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Save This Old House: A Classic Colonial Revival for $1

This 5-bedroom brick house is a piece of American history worth saving

The History

Photo by Aaron Sherer

July 2015

Price: $1 (must be moved)

Location: Oshkosh, Wisconsin

Contact: Aaron Sherer, 920-235-6903, ext. 26

With an 1893 World's Fair pavilion under his belt, architect William Waters was a hot ticket—no wonder wealthy banker Louis Schriber snagged him to design this handsome Colonial Revival in 1912.

Schriber and his family stayed put until 1927, when, the story goes, the neighboring Paine Art Center and Gardens was built, dwarfing the house and prompting an irked Schriber to move to an even grander place on nearby Lake Winnebago. Two families have owned the property since; in 2011 it was bought by the Paine, which has been renting it out as a single-family home. Now looking to expand, the museum is hoping for a buyer to move the house.

Shown: The three-story brick house has five bedrooms and three-and-a-half bathrooms.

Why Save it?

Photo by Aaron Sherer

It's a fine example of a classic American style, with three dormers and a handsome portico on the exterior.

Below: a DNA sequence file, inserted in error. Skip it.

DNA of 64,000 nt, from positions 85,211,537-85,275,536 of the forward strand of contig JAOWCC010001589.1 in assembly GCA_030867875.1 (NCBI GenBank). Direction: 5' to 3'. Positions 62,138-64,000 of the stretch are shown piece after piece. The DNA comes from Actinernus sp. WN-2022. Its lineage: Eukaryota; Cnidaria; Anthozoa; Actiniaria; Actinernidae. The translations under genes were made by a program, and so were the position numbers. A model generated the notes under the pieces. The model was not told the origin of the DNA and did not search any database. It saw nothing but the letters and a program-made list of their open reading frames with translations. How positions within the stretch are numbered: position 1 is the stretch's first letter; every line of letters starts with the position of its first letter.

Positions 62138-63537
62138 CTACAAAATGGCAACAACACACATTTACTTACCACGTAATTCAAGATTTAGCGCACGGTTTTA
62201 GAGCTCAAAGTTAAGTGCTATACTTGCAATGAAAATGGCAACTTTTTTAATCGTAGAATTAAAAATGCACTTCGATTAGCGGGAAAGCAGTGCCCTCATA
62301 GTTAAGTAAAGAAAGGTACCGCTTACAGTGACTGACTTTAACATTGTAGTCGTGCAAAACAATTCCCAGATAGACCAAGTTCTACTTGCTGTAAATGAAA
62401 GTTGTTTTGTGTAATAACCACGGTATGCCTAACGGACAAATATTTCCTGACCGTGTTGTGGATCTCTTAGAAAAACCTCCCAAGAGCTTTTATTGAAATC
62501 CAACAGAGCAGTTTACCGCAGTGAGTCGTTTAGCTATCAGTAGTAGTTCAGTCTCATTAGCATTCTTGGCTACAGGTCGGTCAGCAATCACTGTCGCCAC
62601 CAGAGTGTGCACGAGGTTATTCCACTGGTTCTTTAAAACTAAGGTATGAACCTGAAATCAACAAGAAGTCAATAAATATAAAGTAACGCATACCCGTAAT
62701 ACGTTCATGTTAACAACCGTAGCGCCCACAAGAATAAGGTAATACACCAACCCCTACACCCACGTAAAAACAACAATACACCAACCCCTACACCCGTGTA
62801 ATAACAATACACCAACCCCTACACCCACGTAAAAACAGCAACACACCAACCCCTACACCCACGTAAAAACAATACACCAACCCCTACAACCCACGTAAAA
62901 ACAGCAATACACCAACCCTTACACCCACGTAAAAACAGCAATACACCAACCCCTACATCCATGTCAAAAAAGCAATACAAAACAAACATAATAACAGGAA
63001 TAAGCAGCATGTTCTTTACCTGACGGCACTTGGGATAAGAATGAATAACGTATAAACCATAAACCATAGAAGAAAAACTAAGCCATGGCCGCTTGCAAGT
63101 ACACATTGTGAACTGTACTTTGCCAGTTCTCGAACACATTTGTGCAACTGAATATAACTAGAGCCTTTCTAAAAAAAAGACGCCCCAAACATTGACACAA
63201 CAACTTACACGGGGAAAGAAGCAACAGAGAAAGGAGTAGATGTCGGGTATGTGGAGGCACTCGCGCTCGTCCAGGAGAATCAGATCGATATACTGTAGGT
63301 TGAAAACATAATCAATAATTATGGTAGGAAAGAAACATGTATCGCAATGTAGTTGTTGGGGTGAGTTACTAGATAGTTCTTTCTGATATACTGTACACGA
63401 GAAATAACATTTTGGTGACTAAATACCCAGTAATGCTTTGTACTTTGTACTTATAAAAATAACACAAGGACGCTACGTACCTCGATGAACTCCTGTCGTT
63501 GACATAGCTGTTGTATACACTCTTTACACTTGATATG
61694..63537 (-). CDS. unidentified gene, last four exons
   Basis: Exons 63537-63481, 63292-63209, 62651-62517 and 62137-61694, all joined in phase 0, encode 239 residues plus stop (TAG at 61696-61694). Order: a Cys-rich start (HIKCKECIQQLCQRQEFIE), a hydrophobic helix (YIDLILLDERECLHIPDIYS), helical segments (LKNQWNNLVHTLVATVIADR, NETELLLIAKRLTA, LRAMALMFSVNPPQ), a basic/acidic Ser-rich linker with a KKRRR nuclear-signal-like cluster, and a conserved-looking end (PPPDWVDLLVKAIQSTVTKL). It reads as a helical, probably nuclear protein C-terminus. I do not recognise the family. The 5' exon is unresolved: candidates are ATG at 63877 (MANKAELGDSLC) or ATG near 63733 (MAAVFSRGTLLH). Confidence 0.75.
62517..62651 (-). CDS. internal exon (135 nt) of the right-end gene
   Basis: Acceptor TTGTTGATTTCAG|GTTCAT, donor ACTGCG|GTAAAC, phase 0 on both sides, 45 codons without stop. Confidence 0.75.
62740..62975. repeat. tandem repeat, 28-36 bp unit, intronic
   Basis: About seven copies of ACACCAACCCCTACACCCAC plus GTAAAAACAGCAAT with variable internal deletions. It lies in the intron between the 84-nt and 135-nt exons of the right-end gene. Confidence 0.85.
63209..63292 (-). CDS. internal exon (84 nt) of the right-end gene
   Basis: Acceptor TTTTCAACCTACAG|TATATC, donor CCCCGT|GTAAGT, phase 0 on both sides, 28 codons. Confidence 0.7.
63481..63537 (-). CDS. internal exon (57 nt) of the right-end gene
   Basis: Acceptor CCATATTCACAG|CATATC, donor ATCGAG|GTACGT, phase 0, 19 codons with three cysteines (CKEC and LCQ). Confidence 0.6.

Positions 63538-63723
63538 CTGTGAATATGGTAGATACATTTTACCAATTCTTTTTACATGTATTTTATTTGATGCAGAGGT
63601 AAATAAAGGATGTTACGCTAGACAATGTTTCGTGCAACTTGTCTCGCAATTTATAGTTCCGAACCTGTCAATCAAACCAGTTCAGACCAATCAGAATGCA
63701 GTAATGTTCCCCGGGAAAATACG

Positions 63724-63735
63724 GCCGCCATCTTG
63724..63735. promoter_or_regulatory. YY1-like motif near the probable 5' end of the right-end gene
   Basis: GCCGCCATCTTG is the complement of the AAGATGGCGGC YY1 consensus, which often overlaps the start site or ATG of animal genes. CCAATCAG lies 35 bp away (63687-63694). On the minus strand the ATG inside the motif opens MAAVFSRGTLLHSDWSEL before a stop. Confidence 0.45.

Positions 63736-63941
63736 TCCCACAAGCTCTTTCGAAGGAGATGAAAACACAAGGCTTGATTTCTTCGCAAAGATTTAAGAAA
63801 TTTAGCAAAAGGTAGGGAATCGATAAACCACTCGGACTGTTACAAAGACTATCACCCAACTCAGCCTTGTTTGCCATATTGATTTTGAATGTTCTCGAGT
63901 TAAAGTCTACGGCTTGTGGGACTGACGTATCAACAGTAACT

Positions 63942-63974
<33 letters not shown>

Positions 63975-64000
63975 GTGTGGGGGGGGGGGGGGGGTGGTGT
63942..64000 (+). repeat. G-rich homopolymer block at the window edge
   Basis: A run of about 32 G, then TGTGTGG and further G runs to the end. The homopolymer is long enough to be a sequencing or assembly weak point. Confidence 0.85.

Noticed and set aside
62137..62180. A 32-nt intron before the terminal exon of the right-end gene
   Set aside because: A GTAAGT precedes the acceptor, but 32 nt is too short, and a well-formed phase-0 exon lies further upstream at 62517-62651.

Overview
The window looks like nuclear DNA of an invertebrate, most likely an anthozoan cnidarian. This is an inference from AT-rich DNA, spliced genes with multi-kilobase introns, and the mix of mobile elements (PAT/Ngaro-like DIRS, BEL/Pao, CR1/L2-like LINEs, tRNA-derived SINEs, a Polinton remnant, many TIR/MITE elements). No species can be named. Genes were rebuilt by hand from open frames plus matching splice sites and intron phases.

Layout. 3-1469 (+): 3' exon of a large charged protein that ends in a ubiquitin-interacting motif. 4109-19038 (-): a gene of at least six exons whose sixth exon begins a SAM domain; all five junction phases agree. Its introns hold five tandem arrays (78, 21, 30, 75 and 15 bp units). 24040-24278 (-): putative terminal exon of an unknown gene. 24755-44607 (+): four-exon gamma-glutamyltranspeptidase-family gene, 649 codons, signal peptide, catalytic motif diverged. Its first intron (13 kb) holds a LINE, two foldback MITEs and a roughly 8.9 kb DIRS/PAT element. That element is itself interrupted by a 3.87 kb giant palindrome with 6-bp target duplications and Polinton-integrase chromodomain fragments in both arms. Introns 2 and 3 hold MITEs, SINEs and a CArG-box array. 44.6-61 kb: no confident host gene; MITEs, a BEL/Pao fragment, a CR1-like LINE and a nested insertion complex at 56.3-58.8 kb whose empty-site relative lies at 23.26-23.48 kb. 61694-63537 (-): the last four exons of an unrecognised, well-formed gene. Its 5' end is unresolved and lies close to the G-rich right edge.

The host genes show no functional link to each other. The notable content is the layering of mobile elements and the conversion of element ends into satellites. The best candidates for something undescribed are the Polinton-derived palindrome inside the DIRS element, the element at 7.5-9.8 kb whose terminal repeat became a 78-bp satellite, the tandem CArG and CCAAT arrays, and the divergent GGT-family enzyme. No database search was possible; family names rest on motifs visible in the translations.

Shown: A stately portico at the front entrance is flanked by sidelights.

Original Trimwork

Photo by Aaron Sherer

The interior features extensive millwork that includes paneled wainscoting, beefy crown molding, and thick baseboards.

Shown: Original paneled wainscoting lines the walls of the dining room.

What it Needs

Photo by Aaron Sherer

The biggest task will be moving the three-story brick house—it must be relocated by May 2016—but suitable lots are available as close as a block away, starting at $30,000. Both the interior and exterior are in remarkably good condition. The plumbing and wiring are mostly original and will need updating.

Shown: The front staircase retains its handrail and volute newel post.

Updates Needed

Photo by Aaron Sherer

Overall, the oak and maple floors are sound, but the living room carpet covers a less-than-pristine section that will need to be replaced. Beyond that, the house is in excellent shape—and ready for an owner who will continue to treat it with care.

Shown: Hefty crown molding and 9-inch baseboards encircle the first-floor living space, which holds one of the house's two wood fireplace mantels (the other is in the master bedroom).

Original Kitchen Cabinets

Photo by Aaron Sherer

A wall of the home's original glass-front cabinets remains in the kitchen.

Period-Style Bathroom

Photo by Aaron Sherer

The Jack-and-Jill bath on the second floor features a built-in medicine cabinet, a graceful pedestal sink, and clerestory windows.

If you know of an old house that should be saved and is for sale, write to or This Old House, 135 West 50th Street, New York, NY 10020.